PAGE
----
EIA: Hurricanes may move fuel prices

Barring any Hurricane Katrina or Rita-like supply disruptions, the Energy Information Administration (EIA) has forecasted that this summer (April 1 to Sept. 30) gasoline and diesel prices will average $2.76 and $2.79, respectively

Barring any Hurricane Katrina or Rita-like supply disruptions, the Energy Information Administration (EIA) has forecasted that this summer (April 1 to Sept. 30) gasoline and diesel prices will average $2.76 and $2.79, respectively.

Demand for distillate, a petroleum product from which diesel and heating oil is derived, is projected to increase 2.4% in 2006 and 3.1% in 2007 because of economic expansion.

EIA emphasized the unpredictable effects this year’s hurricane season, might have on fuel. Hurricane activity was forecasted to be “very active” but considerably less so than 2005, in recent updates of its short-term energy outlook and petroleum reports.

“U.S. consumers needn’t assume the worst, but should be just aware that, even on a beautiful day, storm clouds may be just over the horizon,” EIA stated.

EIA also warned of possible supply disruptions as a result of refiners switching from low sulfur diesel to ultra low sulfur diesel (ULSD). This would satisfy an Environmental Protection Agency mandate that 80% of refineries’ production and import of on-highway diesel is ULSD. The transition won’t be mandated for the retail level until Oct. 15.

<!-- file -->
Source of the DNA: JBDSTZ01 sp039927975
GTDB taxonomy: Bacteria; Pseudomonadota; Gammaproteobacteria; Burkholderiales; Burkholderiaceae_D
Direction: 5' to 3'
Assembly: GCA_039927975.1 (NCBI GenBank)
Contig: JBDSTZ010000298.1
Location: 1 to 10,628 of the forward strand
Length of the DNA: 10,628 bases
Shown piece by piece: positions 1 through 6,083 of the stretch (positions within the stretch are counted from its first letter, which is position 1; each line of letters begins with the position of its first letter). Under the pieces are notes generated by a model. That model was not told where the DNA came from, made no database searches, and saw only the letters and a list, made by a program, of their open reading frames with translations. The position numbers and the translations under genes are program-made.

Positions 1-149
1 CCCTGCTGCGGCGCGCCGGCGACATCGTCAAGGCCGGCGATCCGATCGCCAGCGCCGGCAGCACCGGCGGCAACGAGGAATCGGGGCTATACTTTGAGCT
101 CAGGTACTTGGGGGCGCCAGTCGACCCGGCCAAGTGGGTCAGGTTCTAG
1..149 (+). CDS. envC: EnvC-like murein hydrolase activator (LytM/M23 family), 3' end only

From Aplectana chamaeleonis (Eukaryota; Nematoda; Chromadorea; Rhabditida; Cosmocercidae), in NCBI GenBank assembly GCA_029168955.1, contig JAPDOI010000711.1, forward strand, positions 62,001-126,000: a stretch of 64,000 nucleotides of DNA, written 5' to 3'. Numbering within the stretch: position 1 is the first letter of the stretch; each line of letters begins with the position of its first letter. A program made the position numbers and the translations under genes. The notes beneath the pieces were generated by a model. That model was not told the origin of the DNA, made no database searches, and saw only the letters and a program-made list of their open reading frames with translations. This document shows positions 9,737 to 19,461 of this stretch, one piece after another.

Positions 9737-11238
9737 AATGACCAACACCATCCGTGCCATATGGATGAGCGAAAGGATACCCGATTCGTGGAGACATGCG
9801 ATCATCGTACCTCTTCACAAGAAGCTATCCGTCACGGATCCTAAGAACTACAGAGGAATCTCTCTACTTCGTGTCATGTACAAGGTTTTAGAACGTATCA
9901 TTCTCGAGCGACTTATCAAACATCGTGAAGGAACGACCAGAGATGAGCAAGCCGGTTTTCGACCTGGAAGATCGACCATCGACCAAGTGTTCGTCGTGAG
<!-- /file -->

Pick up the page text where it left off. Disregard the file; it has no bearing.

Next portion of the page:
“The major difficulty to overcome is delivering ULSD, rather than producing it. The nation’s complex pipeline and tank network also handles high-sulfur products, which can leave behind enough sulfur to ruin the ULSD even if the product leaving the refinery is cleaner than the required standard at retail,” said EIA.

Hide comments

Comments

  • Allowed HTML tags: <em> <strong> <blockquote> <br> <p>

Plain text

  • No HTML tags allowed.
  • Web page addresses and e-mail addresses turn into links automatically.
  • Lines and paragraphs break automatically.
Publish